Textbooks are notorious for completely out-of-whack drawings of the planets in our solar system. They're about as out-of-whack as the solar system models made by 3rd graders - you know the ones, made from styrofoam balls. The craft stores only sell about 3 sizes of styrofoam balls, so Jupiter ends about being about twice as big as Mercury and Pluto. And the sun is maybe a little bigger than Jupiter...
Remember these pictures? They're a good place to start your discussion of planet size.
But, why not add some props to make the lesson even more fun and memorable.
For each planet (and the sun) I'll give you the object I used, the planet's actual diameter and the scaled diameter (so you can take your ruler with you to the produce department in search of the perfect melon to represent Saturn).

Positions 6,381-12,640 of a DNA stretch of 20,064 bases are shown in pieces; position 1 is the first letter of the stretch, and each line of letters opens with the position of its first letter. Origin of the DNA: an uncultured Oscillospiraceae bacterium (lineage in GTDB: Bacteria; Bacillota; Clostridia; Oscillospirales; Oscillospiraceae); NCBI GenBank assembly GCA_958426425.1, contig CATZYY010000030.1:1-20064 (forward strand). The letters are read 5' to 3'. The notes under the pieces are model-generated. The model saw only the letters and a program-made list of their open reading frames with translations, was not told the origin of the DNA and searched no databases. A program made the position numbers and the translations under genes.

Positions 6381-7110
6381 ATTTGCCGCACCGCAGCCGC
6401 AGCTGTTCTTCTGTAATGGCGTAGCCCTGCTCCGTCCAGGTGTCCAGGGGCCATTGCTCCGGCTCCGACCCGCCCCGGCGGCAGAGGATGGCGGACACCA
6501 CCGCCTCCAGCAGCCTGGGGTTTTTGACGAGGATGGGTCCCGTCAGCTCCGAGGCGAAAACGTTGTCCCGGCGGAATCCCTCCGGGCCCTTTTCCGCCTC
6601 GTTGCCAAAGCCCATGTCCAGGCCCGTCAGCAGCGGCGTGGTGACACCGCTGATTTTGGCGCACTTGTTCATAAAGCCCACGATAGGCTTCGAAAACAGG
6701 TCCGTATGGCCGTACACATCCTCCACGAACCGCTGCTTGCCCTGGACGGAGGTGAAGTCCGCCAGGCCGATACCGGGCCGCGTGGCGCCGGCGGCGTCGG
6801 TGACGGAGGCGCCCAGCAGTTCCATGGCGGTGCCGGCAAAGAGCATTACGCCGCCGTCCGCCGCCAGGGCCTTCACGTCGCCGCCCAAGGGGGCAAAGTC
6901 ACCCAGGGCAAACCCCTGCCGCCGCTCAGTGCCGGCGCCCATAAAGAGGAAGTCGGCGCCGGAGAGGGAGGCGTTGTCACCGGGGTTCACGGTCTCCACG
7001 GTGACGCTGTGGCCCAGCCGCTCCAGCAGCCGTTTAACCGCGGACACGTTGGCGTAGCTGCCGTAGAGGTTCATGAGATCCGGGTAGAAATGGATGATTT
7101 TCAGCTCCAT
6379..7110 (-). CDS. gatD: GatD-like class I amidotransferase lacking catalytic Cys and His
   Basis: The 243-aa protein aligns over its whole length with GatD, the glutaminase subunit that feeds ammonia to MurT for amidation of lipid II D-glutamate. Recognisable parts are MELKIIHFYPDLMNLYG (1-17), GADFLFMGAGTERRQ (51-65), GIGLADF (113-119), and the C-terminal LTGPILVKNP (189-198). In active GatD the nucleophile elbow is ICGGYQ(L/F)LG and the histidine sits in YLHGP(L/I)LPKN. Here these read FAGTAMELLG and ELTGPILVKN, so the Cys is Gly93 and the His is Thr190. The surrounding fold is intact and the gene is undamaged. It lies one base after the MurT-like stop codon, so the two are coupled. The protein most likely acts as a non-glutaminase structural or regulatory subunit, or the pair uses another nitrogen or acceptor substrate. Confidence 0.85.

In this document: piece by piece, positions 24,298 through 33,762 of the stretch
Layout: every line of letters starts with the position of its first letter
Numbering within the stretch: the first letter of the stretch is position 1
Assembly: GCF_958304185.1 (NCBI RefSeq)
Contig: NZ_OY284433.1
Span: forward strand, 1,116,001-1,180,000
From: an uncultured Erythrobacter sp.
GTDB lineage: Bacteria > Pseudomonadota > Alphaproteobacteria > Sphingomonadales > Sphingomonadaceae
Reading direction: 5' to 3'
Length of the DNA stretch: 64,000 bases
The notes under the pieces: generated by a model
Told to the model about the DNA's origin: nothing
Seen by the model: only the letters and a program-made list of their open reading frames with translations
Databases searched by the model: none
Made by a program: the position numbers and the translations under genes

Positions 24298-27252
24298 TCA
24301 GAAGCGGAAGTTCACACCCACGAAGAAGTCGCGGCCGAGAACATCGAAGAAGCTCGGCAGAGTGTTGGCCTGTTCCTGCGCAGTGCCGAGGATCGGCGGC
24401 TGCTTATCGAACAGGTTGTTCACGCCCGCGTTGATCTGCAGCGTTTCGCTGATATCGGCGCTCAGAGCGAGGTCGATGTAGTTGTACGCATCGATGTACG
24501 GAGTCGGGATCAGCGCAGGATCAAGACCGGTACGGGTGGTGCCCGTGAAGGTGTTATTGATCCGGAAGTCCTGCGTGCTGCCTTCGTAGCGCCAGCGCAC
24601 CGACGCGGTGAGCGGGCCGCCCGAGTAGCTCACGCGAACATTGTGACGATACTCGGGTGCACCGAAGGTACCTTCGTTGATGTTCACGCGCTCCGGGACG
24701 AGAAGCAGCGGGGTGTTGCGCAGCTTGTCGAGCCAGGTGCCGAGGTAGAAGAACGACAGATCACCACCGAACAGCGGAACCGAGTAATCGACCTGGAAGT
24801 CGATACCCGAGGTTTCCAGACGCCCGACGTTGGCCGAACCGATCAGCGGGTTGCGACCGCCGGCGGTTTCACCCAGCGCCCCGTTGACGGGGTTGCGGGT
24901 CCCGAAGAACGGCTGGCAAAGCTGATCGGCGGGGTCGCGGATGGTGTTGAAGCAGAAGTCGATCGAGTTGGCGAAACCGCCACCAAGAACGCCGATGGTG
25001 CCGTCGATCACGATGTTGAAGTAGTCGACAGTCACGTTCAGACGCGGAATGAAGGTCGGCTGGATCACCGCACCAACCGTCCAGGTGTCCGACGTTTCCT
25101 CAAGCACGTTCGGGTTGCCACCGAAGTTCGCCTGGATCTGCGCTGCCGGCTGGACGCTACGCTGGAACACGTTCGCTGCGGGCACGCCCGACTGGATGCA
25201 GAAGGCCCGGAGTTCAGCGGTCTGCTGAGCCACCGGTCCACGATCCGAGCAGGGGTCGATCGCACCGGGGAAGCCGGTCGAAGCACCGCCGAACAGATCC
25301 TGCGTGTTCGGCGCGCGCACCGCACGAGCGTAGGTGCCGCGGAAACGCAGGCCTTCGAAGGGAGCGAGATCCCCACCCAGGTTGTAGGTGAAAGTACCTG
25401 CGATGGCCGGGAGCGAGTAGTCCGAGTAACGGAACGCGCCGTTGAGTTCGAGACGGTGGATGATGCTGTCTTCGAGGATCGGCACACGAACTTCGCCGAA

1,400,000 km --> 140 cm
1/2 plastic tablecloth
4,900 km --> 0.49 cm
12,100 km --> 1.21 cm
(in the pictures, I used a Gobstopper for both Venus and Earth because my marshmallow was missing)
12,800 km --> 1.28 cm
6,800 km --> 0.68 cm
143,000 km --> 14.3 cm
small (size 3) soccer ball
120,000 km --> 12.0 cm
51,800 km --> 5.18 cm
49,500 km --> 4.95 cm
2,300 km --> 0.23 cm
I like to begin the demonstration by showing students the sun and then having them guess how big Earth would be at that scale; everyone holds up their hands to show me how big it would be. They always think it's way bigger than it is!
After revealing the Earth, we then go back to Mercury and work our way through all the planets in the same way.
It's a good way to begin a discussion of Pluto's classification, as Pluto looks absolutely puny after those gas giants.